Midsommar has always made it to Top 10 lists of weird movies and I, for one, became quite intrigued by it. However, I did not want to spoil myself so I mostly steered clear of explainers and the like. I finally got a chance to see it in its entirety and I now fully understand why it came to such notoriety.
Synopsis: Dani (Florence Pugh) has always been on the verge of depression but she finally snaps when she learns that her bipolar sister killed their parents and herself in a murder suicide. In a last minute decision, she joins her boyfriend Christian (Jack Reynor) and his buddies to Sweden on a trip to visit a commune and participate in their Midsummer rituals.
Before we discuss the commune, lets talk about Dani and Christian’s fragile relationship and its impact on the overall flow of the story.
While Dani was understandably troubled and paranoid, the first in the series of pitfalls that led to the tragedy was Christian’s cowardice. His decision to stay in the toxic relationship because he was afraid he might want his girlfriend back somewhere along the line and regret his decision to dump her was an epic misstep.
He was clearly miserable, and he made Dani feel like he was doing her a favor by staying with her. He stayed with her and tried to play the part of a dutiful boyfriend but he was also communicating his misery to her, leading to her uncertainty about their relationship on top of her issues with her family. It was toxic.
The second pitfall was his decision to let Dani tag along to Europe, given her fragile condition, his friends’ obvious dislike for her, and their obvious reluctance to have her join their trip. It was a recipe for disaster from the very beginning.
The ending actually came as no surprise because from the time they stepped into the commune, there was already a very Wicker Man vibe about the movie. The script also blatantly told the characters everything they needed to know about the ritual if they paid attention to the meaning behind it.
Pelle (Vilhelm Blomgren) honestly answered Dani when she asked what happened to people who turned 72 in the commune. He also dropped hints about being a May queen. The people in the commune talked about having outsiders mate with their women to get the best bloodlines too. The film basically laid out everything in the first half of the movie and delivered on the promise in the second half.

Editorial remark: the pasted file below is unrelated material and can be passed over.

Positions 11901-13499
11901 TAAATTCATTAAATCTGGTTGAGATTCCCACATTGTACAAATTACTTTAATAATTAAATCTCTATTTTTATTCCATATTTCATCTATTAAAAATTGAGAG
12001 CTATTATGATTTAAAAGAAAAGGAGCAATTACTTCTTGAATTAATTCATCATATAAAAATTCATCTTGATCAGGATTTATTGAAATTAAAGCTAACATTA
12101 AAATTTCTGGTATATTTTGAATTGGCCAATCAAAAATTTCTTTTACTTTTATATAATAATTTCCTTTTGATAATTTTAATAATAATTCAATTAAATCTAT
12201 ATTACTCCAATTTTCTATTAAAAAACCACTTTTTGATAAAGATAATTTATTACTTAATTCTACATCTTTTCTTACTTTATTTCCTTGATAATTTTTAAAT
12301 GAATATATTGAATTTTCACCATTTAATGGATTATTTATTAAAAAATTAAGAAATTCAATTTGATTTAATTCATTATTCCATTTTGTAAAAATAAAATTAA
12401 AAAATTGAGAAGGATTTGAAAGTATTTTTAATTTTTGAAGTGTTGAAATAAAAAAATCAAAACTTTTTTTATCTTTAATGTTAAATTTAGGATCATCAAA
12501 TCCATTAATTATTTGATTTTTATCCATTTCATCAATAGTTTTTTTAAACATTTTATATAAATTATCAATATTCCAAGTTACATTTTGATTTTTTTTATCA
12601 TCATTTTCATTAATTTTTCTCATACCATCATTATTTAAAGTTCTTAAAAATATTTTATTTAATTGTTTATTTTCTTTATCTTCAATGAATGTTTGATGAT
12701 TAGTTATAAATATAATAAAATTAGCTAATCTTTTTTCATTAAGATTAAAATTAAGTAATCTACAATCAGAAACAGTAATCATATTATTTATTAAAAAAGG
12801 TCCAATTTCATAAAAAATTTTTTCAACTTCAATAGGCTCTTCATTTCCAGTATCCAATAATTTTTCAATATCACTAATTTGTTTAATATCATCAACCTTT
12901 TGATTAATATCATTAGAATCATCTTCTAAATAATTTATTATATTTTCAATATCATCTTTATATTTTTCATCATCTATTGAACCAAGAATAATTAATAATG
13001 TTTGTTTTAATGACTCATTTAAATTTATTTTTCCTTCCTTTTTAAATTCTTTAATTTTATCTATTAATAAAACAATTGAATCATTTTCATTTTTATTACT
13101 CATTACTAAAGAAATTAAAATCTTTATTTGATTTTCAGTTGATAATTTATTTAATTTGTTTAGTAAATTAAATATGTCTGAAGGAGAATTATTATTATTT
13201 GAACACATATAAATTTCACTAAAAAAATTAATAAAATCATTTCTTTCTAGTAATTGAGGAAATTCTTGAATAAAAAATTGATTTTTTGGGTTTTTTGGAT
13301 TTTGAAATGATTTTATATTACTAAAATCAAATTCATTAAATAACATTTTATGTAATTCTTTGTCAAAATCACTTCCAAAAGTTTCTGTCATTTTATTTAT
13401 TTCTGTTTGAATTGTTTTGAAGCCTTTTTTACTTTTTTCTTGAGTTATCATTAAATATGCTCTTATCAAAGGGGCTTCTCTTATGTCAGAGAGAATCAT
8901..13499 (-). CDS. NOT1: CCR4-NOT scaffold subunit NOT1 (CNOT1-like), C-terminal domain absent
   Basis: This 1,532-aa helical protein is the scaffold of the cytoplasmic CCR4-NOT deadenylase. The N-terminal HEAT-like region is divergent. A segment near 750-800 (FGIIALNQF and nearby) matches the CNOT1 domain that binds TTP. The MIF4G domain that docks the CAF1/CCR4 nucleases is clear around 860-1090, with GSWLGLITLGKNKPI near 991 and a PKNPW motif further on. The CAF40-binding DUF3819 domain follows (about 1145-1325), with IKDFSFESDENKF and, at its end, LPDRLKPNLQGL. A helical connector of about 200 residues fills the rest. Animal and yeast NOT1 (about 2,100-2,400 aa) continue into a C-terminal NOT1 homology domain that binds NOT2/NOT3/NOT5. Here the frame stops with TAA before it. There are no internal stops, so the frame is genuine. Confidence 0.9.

While the characters each dealt with their own drama, they became even more vulnerable to their fate. Instead of becoming more alert and vigilant however, they opened themselves up for even more misfortune by blindly taking what was offered by the dubious commune members. I can’t say that viewers could build a connection with the characters because they all seemed out of it, with or without the drugs. Characters like Mark (Will Poulter) was definitely added to play the resident jerk, and Josh (Wilson Jackson Harper) was simply there to add diversity to the group.
The quiet set up and stomach turning payout made the movie more impactful. It weighed heavily on audiences’ minds long after the credits have rolled. Adding to the surreality of the movie was the brilliant use of cinematography and color contrasts to set the tone in various points of the film. The film was brutal and unapologetic and it was WEIRD. The collective chanting, singing and crying, would have made me run for the hills if I witnessed it. No questions asked.
All in all, Midsommar was weird but it also made sense (in a way). The signs were all there and the ending seemed plenty justified. Basically everyone got what they deserved, and a small part of me was happy for Dani, even though the means that she arrived was anything but normal.